I’ve recently updated my estimates of how many people are at risk of losing their healthcare coverage in the event of a full repeal of the Affordable Care Act with immediate effect.
The full details (including methodology and tables for all 43 states to date) can be found over at ACA Signups, but here’s the main updates:
- I’ve added Colorado, Connecticut and Minnesota
- By request, I’ve added a new column to all states: The total number of people who selected Qualified Health Plans from the various ACA exchanges in each Congressional District. This number will always always somewhat higher than the “High Subsidy Exchange Enrollees” column, due to the following formula:
(Total Enrollees as of 1/31/17) x (% actually enrolled in effectuated policies) x (% who receive federal tax credits) x (% who receive substantial tax credits) = High Subsidy Exchange Enrollees.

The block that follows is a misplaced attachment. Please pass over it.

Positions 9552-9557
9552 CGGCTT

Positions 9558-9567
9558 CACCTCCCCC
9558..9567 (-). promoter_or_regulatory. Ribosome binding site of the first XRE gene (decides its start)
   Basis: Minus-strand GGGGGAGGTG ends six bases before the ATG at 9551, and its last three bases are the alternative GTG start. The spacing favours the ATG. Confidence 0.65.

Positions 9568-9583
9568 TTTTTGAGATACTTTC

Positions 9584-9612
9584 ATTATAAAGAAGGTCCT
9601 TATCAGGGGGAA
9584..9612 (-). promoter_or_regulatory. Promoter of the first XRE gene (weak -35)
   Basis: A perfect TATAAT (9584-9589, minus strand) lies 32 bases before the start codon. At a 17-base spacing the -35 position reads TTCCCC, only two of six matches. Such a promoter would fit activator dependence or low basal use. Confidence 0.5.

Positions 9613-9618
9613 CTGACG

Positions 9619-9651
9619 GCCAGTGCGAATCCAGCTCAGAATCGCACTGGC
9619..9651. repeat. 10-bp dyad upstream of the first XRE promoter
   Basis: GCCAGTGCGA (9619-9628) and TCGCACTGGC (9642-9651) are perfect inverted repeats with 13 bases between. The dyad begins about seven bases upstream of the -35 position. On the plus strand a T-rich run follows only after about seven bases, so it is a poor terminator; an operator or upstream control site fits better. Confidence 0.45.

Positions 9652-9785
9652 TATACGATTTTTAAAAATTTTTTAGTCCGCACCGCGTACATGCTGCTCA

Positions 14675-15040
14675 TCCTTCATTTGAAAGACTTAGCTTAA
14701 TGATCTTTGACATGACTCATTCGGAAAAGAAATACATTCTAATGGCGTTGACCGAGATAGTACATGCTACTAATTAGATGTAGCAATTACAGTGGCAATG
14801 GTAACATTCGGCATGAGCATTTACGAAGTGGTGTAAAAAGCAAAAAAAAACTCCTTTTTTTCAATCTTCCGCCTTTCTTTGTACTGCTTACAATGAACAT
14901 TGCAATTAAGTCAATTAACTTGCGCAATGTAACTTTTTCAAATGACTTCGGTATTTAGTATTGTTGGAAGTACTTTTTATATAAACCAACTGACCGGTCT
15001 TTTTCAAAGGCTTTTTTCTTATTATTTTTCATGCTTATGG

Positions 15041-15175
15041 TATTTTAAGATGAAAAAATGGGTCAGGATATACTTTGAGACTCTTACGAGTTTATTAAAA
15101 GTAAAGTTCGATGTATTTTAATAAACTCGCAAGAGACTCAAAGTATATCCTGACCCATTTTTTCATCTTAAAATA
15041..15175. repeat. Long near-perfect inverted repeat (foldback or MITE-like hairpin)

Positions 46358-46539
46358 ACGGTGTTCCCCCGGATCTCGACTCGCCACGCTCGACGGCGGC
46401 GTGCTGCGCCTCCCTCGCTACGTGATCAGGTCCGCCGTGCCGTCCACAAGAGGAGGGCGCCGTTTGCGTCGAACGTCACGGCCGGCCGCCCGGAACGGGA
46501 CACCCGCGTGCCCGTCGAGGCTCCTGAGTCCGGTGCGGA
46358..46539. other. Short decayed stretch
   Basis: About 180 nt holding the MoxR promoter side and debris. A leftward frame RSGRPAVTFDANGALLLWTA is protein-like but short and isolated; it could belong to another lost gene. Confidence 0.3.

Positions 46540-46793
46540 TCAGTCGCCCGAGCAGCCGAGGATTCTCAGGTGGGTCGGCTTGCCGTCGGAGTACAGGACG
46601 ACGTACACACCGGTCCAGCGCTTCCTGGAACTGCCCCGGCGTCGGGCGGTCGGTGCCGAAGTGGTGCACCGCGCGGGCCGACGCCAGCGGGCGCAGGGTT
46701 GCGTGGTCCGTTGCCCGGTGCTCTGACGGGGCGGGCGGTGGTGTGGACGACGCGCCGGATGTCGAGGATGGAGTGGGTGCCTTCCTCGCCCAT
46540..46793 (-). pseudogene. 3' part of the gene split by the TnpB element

Roughly 10% of those who select policies never end up paying even the first monthly premium, and roughly 10% of those who receive tax credits only receive nominal assistance. The percent who receive any subsidies ranges widely from state to state (and even somewhat from district to district), but it hovers around 85% nationally.
So, in a district with 20,000 total QHP selections of which 85% receive tax credits, my estimate would be:
20,000 x 0.9 x 0.85 x 0.9 = 13,770 high-subsidy exchange enrollees who would likely lose their coverage post-repeal, or around 69% of the total.
Anyway, I’ve posted the tables for the three newcomers below; the other 40 can be found here. Please feel free to share widely (but try to include the ACA Signups source link; not only for the credit but also so there’s a methodology reference).
It takes an awful lot of time and effort to maintain the ACA Signups website. If anyone’s in a position to help support the ACA Signups project, it would be tremendously appreciated.